From: Paul Schaefer, ENN, Ken Roseboro, The Organic and Non-GMO Report, More from this Affiliate
Published November 4, 2007 03:35 PM

Zero GMO Organic candy, New Trend

After years as a marketer and broker in the candy industry, businesswoman Luna Roth has found work that is truly sweet. In April 2006, she launched the first organic candy product of Pure Fun Confections, Inc.— starting with a tub of cotton candy made from organic evaporated cane juice and flavored with natural fruits, such as licorice, cinnamon, and root beer. 

It started with an illness. After experiencing the profound healing benefits of pure food while recovering from an illness, Roth is now poured all of her passion into creating and managing Pure Fun. Conceived in 2003 and fueled by the unflagging enthusiasm of Roth’s “food purist” daughter Amanda, the candy company introduced a brand new category into the confectionery market. 

As president, Roth appears to be positioned perfectly. According to a recent report by Packaged Foods, the future of the US non-chocolate confectionery market lies in organic, healthy candy. New product launches for organic candy were up 111% last year in contrast to a 61% increase for conventional candy, and large corporate entities such as Mars and Cadbury are investing millions in healthier candy products.



In an era of a dramatic rise in hyperactivity, asthma and autism among children, along with an obesity epidemic, Roth and her partners have created a “Better for you candy” notable for what it does NOT contain: no artificial colors and flavors, pesticides, preservatives, refined sugar, synthetic chemicals, or genetically modified organisms (GMOs). 


The company makes “Pure Pops” on a stick, cotton candy, citrus slices, pinwheels, and fruit rocks, made of organic brown rice syrup, organic cane juice, citric acid and natural flavors and colorings made from beets, red cabbage, alfalfa, annatto and other sources. The company is also  adding new products such as flavored brown rice syrup (maple, chocolate raspberry), chocolate logs (a “Tootsie Roll”), and gummies.

"The brown rice syrup, in addition to containing fiber and nutrients such as magnesium and zinc, is satiating—you don’t need to eat as much,” says Roth, in contrast to the more addicting quality of refined sugar. The evaporated cane juice Pure Fun uses is “green cut,”  implying no field burning or chemical sprays. The juice is also produced within 24 hours of harvest. Pure Fun products are also certified organic, Kosher, Vegan and Fair Trade. “Zero tolerance is our policy,” Roth says. “For instance, tapioca is much cheaper than brown rice syrup, but the risk of cyanide poisoning is there.” The risk she says is unacceptable.

Roth says she finds GMO's easier to avoid because the organic pedigree suggests foods haven’t been tampered with. “Why do we believe we’re smarter than the natural order?” Roth asks, referring to the alarming effects of synthetic foods introduced since the mid-1900s. “My Mom ate natural food—I was raised on less natural food—and now children are eating loads of processed foods. And now 62% of kids have problems unheard of before.”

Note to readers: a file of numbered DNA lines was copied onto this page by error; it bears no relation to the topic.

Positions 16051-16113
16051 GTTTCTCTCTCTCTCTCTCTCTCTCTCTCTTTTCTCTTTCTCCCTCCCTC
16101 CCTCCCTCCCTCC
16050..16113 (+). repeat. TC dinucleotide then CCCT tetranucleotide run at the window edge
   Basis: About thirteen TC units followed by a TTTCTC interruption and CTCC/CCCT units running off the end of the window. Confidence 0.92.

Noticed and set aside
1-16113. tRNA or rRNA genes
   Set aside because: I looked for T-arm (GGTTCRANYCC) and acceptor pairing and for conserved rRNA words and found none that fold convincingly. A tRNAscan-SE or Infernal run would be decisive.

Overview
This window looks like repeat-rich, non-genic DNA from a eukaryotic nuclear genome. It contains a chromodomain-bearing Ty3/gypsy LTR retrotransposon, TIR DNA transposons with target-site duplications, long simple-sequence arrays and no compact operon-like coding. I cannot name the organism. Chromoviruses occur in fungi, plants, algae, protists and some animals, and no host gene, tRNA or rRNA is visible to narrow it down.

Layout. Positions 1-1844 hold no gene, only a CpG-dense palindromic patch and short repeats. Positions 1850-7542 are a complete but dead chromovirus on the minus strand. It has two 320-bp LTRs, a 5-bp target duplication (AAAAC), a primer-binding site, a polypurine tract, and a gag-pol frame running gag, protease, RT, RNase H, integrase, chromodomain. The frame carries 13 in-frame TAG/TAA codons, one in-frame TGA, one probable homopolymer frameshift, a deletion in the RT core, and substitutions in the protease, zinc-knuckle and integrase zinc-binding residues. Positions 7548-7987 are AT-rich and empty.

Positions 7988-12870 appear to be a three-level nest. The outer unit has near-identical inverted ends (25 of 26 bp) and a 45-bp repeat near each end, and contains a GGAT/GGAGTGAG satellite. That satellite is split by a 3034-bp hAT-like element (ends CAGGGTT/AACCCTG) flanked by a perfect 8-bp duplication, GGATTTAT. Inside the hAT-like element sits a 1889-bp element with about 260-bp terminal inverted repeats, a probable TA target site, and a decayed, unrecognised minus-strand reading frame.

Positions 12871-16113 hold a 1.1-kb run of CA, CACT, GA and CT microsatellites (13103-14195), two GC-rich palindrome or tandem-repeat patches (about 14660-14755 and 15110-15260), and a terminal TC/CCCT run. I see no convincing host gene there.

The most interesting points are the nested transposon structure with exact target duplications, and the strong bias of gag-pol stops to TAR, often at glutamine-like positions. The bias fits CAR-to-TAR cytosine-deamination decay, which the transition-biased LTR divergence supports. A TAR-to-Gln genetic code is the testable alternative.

She points to a recent study done by the University of Southampton, UK, printed on the front page of the New York Times in September, confirming the link between hyperactivity in children and food additives, particularly food colorings and the preservative benzoate. 

Roth's products are endorsed by allergy associations, including the Feingold Association, National Autism Association, and Canadian Health Food Association and The Princess Margaret Hospital Foundation, whose chemotherapy patients enjoy the wholesome treat, and with George Brown College, a premier culinary school whose food science facility is partnering with Pure Fun in product development.

What’s the most difficult part of marketing the organic candy? Educating the consumer, Roth says. “There’s a perception that natural and organic is more expensive—but really, synthesized food is too cheap. Our society has created an altered perception of what food should cost, and ‘natural’ is where the price should be. It’s all about choosing your food environment—synthesized or natural.”Regardless of what the future holds Roth says she's satisfied to be offering such a quality product and to watch the change in food preferences. 

“I took an idea and implemented it, found like-minded, quality partners to work with, and have received the approval of topnotch peers, such as the president of Cadbury, UK. We’ve encouraged other companies to follow our model, and it’s great to see that others are moving into that strategy.” 

Roth's goal is to provide a wholesome product to satisfy the natural craving for sweetness that humans are born with. “Our name came from our employees talking about the ‘pure fun’ of working here,” Roth says. “The real passion comes from what you’re giving.”

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